Slavery and indentureship has been a literary vehicle for most writers in the Caribbean of African and Indian descent. I call them writers and poets of emancipation.
The African slave poetess, wrote some great poetry. She died aged thirty one but was well educated by her slave master. She happened to be one of the finest poetesses in the slave era since she herself was a slave. I believe because of racial discrimination she is merely heard of in this century but her poetry is of exquisite beauty. She was trained in the classics and was well versed in Greek and Latin. Very few of her white contemporaries matched her linguistic and poetic skills. Let’s examine the lyrical and Shakespearean beauty of her poem below.
A Hymn to the Evening
SOON as the sun forsook the eastern main
The pealing thunder shook the heavenly plain;
Majestic grandeur! From the zephyr’s wing,
Exhales the incense of the blooming spring.
Soft purl the streams, the birds renew their notes,
And through the air their mingled music floats.
Through all the heavens what beauteous dies are
But the west glories in the deepest red:
So may our breasts with every virtue glow,
The living temples of our God below!
Filled with the praise of him who gives the light,
And draws the sable curtains of the night,
Let placid slumbers sooth each weary mind,
At morn to wake more heavenly, more refined;
So shall the labours of the day begin
More pure, more guarded from the snares of sin.
Night’s leaden scepter seals my drowsy eyes,
Her poems are loaded with imageries of nature depicting God in his Majesty and wonders of nature.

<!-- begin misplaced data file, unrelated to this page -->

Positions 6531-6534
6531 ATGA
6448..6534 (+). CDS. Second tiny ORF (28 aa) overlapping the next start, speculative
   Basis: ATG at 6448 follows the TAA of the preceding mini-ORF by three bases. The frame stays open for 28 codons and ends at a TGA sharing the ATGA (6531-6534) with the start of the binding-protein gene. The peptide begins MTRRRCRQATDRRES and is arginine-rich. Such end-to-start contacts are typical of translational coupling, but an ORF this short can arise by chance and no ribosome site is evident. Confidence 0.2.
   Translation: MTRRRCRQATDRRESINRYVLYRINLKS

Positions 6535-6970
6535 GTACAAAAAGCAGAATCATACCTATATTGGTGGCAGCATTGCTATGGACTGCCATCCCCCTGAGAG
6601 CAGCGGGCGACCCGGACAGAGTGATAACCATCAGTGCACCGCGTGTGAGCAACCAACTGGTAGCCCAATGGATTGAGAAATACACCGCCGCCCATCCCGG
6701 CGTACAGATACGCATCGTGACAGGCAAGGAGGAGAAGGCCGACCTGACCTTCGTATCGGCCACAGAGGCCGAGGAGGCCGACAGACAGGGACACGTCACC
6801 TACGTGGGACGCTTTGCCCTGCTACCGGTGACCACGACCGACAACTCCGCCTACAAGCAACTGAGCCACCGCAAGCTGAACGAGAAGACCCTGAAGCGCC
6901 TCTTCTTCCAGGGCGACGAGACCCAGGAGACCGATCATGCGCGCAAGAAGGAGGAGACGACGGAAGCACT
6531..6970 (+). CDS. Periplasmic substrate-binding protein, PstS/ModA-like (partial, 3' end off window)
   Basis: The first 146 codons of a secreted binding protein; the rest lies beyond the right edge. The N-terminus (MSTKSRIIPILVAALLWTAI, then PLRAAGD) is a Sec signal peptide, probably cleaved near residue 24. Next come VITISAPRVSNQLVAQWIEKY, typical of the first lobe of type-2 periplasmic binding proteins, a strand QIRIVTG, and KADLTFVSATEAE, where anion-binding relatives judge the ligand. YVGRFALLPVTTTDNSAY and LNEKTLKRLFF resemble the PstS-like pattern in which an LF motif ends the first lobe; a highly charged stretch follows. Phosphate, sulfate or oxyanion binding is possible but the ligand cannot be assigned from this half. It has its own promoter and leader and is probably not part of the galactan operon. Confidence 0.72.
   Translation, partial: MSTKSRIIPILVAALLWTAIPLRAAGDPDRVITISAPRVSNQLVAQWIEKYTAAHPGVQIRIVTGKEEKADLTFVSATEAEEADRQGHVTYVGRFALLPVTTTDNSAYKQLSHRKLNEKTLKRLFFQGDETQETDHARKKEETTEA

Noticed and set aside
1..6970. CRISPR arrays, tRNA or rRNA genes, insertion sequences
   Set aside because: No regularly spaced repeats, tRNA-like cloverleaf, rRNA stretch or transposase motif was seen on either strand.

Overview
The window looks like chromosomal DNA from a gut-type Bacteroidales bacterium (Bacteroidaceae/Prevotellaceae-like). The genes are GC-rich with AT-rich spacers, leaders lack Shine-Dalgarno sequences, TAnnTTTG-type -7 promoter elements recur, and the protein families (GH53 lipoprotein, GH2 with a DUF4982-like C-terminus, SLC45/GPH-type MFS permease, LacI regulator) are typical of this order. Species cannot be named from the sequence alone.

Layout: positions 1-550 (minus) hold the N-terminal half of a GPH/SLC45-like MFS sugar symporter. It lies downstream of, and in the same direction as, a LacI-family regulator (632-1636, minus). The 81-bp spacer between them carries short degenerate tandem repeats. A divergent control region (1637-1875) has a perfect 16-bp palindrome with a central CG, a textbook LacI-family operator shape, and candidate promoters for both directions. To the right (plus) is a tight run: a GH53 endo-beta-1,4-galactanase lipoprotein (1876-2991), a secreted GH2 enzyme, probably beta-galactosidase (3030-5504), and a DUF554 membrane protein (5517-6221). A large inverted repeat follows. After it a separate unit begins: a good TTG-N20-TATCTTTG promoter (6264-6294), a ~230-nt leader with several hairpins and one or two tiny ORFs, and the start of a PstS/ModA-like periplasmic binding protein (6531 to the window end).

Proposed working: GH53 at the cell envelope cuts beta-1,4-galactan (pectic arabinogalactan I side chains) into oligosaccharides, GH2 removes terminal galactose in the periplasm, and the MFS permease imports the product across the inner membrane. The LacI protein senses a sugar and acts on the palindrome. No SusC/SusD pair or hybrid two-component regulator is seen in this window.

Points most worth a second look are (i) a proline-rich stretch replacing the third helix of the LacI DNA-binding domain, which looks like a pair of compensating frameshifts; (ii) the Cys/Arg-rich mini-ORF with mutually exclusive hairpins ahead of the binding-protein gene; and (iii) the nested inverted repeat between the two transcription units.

Poets such as Maya Angelo, Langston Hughes, Wole Soyinka are some of the greatest African Poets writing poems about freedom, liberation and emancipation. I close with a few lines from the poets I have mentioned:
Hold fast to dreams
For if dreams die
Life is a broken-winged bird
That cannot fly.
Hold fast to dreams
For when dreams go
Life is a barren field
Frozen with snow.
By: Langston Hughes
You may write me down in history
With your bitter, twisted lies,
You may tread me in the very dirt
But still, like dust, I’ll rise.
Does my sassiness upset you?
Why are you beset with gloom?
‘Cause I walk like I’ve got oil wells
Pumping in my living room.
Just like moons and like suns,
With the certainty of tides,
Just like hopes springing high,
Still I’ll rise.
Did you want to see me broken?
Bowed head and lowered eyes?
Shoulders falling down like teardrops.
Weakened by my soulful cries.
These two immortal poems of unsurpassed philosophy and beauty have been quoted thousands of times and will be quoted until the end of time.
(Sources of Reference: pepaltreepress.com the best in Caribbean writng.Poemhunter.com. Some quotes from works by Phyllis Wheatley in the public domain.